Speaking just a few dozen blocks from Wall Street Wednesday, Bernie Sanders announced that, with regard to so-called “too-big-to-fail” banks, he would “break them up.”
“If a bank is too big to fail, it is too big to exist,” announced the senator from Vermont, as he brought his presidential campaign to New York City’s Town Hall.
Echoing and referencing President Franklin Delano Roosevelt, who took on Depression-era bankers and speculators as part of a broad effort to renew the economy, the senator pledged that a Sanders administration would in its first 100 days develop a list of “too big to fail” financial institutions. ”Within one year,” he announced, “my administration will break these institutions up so that they no longer pose a grave threat to the economy.”
In a detailed and aggressive speech, which sought to contrast his positions with those of the front-runner for the Democratic nomination, former secretary of state Hillary Clinton, Sanders promised to establish “a 21st-century Glass-Steagall Act” to renew and extend upon New Deal regulations against Wall Street and big-bank speculation.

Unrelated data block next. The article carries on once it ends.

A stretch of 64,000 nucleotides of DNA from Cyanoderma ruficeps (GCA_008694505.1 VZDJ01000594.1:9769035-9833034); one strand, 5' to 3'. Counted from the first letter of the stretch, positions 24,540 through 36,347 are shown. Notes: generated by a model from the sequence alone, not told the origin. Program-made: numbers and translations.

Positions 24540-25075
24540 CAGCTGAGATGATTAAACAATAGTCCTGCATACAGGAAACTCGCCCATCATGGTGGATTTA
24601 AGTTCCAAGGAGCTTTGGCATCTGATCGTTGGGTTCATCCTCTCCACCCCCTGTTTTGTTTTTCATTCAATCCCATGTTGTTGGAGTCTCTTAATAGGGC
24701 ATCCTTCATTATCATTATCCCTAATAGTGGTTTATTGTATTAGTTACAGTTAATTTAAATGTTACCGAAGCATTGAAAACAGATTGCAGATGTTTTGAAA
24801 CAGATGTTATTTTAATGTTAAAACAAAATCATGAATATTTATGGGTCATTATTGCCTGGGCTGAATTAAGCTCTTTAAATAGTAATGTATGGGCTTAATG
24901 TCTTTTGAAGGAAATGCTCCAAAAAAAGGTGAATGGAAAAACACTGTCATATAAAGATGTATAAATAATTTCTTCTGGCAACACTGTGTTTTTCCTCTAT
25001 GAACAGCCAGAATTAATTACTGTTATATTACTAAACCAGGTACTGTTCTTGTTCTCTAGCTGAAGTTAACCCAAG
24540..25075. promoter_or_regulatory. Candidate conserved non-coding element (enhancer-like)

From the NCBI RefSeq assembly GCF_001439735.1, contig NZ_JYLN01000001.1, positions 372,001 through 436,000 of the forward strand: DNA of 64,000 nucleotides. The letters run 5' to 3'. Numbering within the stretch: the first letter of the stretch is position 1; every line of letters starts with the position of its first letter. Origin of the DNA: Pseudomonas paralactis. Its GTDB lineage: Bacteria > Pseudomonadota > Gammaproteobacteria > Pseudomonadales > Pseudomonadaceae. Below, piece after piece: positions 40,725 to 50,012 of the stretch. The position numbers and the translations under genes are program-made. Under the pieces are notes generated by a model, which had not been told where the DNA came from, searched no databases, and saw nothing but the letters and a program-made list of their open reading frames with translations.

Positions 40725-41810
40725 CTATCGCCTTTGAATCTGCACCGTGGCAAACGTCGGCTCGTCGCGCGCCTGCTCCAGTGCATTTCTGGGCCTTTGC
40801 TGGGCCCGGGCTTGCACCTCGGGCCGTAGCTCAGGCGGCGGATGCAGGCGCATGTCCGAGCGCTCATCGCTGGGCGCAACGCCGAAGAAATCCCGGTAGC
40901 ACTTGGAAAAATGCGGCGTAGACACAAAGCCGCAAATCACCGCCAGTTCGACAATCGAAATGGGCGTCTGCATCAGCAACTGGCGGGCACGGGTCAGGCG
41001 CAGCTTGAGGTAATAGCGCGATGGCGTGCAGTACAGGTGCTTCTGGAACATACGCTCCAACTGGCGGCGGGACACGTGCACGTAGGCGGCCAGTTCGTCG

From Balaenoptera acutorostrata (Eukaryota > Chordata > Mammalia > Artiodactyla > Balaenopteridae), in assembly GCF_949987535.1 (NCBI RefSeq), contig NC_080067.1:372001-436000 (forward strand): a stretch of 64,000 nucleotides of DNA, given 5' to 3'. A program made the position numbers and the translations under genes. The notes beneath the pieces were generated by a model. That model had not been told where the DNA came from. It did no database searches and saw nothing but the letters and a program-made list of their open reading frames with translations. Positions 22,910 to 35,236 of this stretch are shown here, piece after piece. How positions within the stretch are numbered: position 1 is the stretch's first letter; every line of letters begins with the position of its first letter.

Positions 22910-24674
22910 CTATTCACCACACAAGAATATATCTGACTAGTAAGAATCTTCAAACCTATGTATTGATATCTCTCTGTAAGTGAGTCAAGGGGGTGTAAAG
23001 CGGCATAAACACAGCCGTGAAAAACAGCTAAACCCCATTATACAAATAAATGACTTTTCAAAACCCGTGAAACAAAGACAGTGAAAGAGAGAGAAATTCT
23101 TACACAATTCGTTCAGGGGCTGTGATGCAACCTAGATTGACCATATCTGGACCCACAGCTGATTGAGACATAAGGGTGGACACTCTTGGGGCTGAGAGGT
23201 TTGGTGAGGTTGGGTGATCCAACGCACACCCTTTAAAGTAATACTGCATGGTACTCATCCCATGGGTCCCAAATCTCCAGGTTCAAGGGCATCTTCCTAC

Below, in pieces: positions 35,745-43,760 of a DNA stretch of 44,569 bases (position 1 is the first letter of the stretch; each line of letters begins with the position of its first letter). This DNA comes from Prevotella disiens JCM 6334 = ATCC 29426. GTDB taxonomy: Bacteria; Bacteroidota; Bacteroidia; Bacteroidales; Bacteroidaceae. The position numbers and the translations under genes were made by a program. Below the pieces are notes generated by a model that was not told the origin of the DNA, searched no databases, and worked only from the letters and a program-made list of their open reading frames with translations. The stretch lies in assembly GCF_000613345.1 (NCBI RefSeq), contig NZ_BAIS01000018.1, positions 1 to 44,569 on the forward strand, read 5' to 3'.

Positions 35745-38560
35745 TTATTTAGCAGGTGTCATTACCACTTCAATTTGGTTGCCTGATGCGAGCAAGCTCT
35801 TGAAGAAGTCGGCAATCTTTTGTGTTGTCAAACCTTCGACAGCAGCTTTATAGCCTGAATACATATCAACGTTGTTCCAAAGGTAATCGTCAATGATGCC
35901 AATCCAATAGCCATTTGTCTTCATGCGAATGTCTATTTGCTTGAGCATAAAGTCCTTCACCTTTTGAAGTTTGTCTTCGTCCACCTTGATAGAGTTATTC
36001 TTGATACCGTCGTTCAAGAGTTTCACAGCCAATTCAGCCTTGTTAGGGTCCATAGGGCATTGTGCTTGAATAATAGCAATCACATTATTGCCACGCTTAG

The senator proposed caps on ATM fees and credit-card interest rates—saying “big banks need to stop acting like loan sharks and start acting like responsible lenders”—and pledged to establish “a national usury law” that would crack down on abusive practices.
Sanders also said he would “structurally reform the Federal Reserve to make it a more democratic institution responsive to the needs of ordinary Americans, not just the billionaires on Wall Street.”
“We need a banking system that is part of the productive economy—making loans at affordable rates to small and medium-sized businesses so that we create decent-paying jobs. Wall Street cannot continue to be an island unto itself, gambling trillions in risky financial instruments,” said the senator, who made it clear, again and again, that he would support prosecuting wrongdoing by speculators, bankers, and CEOs who engage in fraudulent practices.
“Not one major Wall Street executive has been prosecuted for causing the near collapse of our entire economy,” said Sanders, who read a long list of media headlines about “unethical and illegal activity” by Wall Street executives and financial-service professionals. “That will change under my administration. ‘Equal justice under law’ will not just be words engraved on the entrance of the Supreme Court,” he said. “It will be the standard that applies to Wall Street and all Americans.”